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Who says we don't deserve a good laugh at the end of the world?
After almost a year of covering climate and pop culture, I can say that some kinds of artists seem much more likely to engage with the climate crisis. Musicians are definitely one (see: Pitbull naming his 2012 album Global Warming… dude was ahead of his time.) The sleeper pick? The one you might not expect? Comedians. For instance, a couple weeks ago, we covered John Oliver’s environmental justice segment, and he’s already back at it with a take down of utilities.
That’s why I couldn’t have been more excited this week to see that people are actually investing in climate comedians! Generation 180, a nonprofit focused on the transition to clean energy, is launching a Climate Comedy Cohort in collaboration with American University’s GoodLaugh and Center for Media and Social Impact. This cohort will be working toward projects that use climate science and humor to move people into hope and action. What could be better?!
The cohort isn’t messing around, either. When reading about the program I was struck by the quality of talent and teachers. The announcement emphasizes that, “The diverse group of newly-appointed CCC fellows ranges from Tik-Tok stars and accomplished stand-up comedians to writers and producers, all of whom want to amplify climate change solutions or already focus on environmental issues in their creative work and volunteer activities… The fellowship will be led by a group of comedy writers and performers who have worked with The Tonight Show, TruTv, VICELAND, Comedy Central, Spotify Original Podcast, and others.”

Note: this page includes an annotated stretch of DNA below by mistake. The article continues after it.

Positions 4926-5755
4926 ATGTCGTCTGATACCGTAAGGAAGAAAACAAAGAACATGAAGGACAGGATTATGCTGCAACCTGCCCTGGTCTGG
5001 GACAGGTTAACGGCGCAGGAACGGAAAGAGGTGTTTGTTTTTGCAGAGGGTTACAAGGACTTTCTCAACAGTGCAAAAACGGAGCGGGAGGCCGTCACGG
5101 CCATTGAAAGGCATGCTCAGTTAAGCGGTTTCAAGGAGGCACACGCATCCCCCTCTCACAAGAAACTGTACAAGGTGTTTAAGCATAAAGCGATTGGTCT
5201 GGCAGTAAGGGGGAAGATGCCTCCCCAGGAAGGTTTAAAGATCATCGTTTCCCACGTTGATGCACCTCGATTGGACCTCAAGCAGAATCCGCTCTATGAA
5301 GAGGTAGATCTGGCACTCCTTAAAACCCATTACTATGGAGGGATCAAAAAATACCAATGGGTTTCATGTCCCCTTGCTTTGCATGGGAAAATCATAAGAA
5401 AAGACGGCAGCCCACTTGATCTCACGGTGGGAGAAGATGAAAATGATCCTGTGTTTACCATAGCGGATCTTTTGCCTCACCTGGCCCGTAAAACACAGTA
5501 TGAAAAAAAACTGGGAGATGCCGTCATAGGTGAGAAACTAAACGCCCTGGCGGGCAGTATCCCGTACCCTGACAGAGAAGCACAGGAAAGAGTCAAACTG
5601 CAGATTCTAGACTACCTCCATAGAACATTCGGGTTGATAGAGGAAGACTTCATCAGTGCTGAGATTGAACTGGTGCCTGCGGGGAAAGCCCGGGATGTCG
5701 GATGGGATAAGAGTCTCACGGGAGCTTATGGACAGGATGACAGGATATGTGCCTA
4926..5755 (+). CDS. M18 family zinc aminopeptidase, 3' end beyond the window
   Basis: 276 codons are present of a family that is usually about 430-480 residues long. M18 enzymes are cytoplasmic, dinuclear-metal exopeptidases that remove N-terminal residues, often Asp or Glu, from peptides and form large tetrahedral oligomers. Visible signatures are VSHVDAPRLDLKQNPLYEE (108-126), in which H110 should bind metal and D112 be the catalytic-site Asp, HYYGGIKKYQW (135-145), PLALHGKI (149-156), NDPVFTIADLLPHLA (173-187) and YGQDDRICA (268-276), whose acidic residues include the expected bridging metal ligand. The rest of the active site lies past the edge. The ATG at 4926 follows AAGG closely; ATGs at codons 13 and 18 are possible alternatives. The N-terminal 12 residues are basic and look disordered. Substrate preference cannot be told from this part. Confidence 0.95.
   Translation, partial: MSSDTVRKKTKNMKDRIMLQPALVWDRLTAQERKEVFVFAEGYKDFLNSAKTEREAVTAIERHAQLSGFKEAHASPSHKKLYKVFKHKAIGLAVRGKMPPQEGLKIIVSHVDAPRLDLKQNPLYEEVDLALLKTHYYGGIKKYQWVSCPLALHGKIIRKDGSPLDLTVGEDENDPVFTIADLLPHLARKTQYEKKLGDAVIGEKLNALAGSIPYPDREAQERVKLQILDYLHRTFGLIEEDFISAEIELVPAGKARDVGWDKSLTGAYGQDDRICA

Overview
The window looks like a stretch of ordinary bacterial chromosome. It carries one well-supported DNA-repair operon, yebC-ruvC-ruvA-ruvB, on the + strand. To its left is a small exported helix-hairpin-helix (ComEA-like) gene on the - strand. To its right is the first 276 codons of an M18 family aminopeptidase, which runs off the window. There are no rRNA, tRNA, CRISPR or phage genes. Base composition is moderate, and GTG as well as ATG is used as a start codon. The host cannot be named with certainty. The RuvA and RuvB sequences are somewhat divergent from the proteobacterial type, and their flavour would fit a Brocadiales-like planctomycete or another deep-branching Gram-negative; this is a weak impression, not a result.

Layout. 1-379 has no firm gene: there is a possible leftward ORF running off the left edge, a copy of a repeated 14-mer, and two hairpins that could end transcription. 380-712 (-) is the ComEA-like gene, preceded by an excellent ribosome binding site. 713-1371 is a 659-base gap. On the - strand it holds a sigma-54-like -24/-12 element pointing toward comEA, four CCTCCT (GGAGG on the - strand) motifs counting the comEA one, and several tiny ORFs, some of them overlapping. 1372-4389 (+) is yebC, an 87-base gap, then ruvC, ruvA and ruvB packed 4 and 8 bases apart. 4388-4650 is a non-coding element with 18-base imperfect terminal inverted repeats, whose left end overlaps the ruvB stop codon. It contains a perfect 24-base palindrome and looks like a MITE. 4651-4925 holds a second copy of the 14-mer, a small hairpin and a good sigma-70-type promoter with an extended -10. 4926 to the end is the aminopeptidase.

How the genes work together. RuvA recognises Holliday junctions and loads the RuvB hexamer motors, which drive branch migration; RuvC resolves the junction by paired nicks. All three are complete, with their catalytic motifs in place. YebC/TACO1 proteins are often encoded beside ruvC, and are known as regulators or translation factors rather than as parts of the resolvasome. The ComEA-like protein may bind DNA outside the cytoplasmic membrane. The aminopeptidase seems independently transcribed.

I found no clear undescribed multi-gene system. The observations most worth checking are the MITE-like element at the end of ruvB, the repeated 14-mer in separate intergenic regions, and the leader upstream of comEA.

I get hopeful just thinking about how this investment in real people will pay off for our movement. When we invest in people, our movement thrives. Trainings, funds, networking, and opportunities are all critical to making sure our people are ready to go up against the well-funded, entrenched interests of the fossil fuel corporations. And that includes climate competent comedians! All too often, we make the mistake of thinking that because the climate crisis is a major threat — someone else is working on it. So, we avoid investing in the people to actually do this work.
The truth is that we are all needed. No one is coming to save us, except each other. I have high hopes that, through their fellowship, the Climate Comedy Cohort can learn to reach new people in new ways and spur them to action. Be sure to check out their website to stay up to date on their fall tour! I cannot wait to watch a generation of comedians ready to meet the challenges of this generation.